Posts Tagged Historic Food

Black Magic

chocolateI know you’ve been waiting in breathless, drooling anticipation for this post about…chocolate!

As part of the Historic Food and Feasting course, we covered the arrival and subsequent popularity of chocolate, imported to Britain from the newly opened up New World in the early 18th century. We are not talking about the bars of confectionary that we think of as chocolate today, however. Until the 19th century, chocolate was drunk, much like tea and coffee. Indeed, there are many similarities with coffee in particular, insofar as it is made from ground roasted beans.


All The Sweet Things

1942Thus, racing through Week 2, we come to Week 3 covering the early Georgians, specifically George I and focusing heavily on sweet things and…chocolate. Don’t get too excited just yet – I’m saving my experiments with that for the next post 😀

Britain’s love affair with sugar was well-established by this time. From the early luxury of Persian imports in Henry VIII’s day, through Elizabeth I’s reign when sugar became much more readily available and therefore cheaper via Europe (pre-EU). By George I’s day, the New World had been opened up and sugar was being grown and imported from there, further increasing availability and blackening the nation’s teeth.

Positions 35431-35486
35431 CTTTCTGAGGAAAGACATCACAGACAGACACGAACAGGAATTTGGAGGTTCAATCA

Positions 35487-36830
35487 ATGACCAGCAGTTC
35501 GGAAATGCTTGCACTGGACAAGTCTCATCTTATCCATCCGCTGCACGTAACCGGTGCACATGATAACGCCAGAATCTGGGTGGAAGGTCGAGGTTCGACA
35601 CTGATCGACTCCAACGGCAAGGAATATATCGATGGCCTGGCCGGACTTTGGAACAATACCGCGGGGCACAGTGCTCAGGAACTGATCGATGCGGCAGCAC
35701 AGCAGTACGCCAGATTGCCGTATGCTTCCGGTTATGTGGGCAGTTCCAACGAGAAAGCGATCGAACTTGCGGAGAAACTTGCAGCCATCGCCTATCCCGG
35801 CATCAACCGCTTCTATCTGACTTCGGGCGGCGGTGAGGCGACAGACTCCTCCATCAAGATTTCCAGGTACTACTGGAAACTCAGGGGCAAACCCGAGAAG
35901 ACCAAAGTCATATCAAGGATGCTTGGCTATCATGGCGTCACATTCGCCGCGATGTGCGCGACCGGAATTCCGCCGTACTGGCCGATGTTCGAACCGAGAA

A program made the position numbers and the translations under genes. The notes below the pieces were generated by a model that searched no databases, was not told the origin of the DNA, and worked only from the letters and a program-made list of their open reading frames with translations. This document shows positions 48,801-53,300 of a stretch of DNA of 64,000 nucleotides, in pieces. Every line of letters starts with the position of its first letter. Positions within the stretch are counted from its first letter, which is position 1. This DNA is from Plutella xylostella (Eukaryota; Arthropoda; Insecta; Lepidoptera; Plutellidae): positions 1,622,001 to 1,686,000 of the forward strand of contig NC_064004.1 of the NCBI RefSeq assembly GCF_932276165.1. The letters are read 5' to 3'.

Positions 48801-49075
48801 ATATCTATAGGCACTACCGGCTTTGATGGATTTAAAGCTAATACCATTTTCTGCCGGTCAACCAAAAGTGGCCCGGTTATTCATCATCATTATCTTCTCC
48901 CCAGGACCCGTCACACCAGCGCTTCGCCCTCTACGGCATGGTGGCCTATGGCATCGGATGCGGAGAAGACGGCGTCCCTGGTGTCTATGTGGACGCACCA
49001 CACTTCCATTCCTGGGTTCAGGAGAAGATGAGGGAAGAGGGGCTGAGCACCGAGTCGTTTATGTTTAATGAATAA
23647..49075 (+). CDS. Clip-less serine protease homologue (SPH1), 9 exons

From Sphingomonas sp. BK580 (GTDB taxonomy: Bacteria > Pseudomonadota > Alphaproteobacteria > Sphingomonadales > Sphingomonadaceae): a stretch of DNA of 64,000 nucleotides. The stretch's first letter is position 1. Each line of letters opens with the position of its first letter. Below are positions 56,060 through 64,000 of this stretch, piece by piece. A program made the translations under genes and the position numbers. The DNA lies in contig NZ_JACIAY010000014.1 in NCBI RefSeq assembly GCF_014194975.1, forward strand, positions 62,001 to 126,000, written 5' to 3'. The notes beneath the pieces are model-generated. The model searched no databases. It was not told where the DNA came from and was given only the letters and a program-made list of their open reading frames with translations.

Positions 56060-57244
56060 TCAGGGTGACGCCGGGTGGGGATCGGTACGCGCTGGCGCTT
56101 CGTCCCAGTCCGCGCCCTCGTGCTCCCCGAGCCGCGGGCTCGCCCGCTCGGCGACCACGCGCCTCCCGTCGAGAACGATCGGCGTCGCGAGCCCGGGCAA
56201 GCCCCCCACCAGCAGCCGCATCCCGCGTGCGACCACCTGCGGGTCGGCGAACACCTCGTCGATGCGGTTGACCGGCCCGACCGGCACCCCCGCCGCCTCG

More Tudor Food

Sánchez_Coello_Royal_feastAfter a busy few weeks, I’ve been playing catch up on my Historic Food and Feasting course. Last week, I wrote up my efforts at making Tarte Owt Lent from Week 1. This week will be a bit of a veritable treat of recipes from weeks 1 and 2, with week 3 hot on their heels.


Off With Her Quiche!


Kenilworth Castle

A while ago I mentioned that I had signed up for a short course on Historic Food and that began a couple of weeks ago. Unfortunately, I’ve been off trading at Kenilworth Castle and then the Chalke Valley History Festival, respectively, for the last two weekends and frantically trying to finish my Victorian outfit for the latter in between the two.  I promised you an update once I’d started and here it is.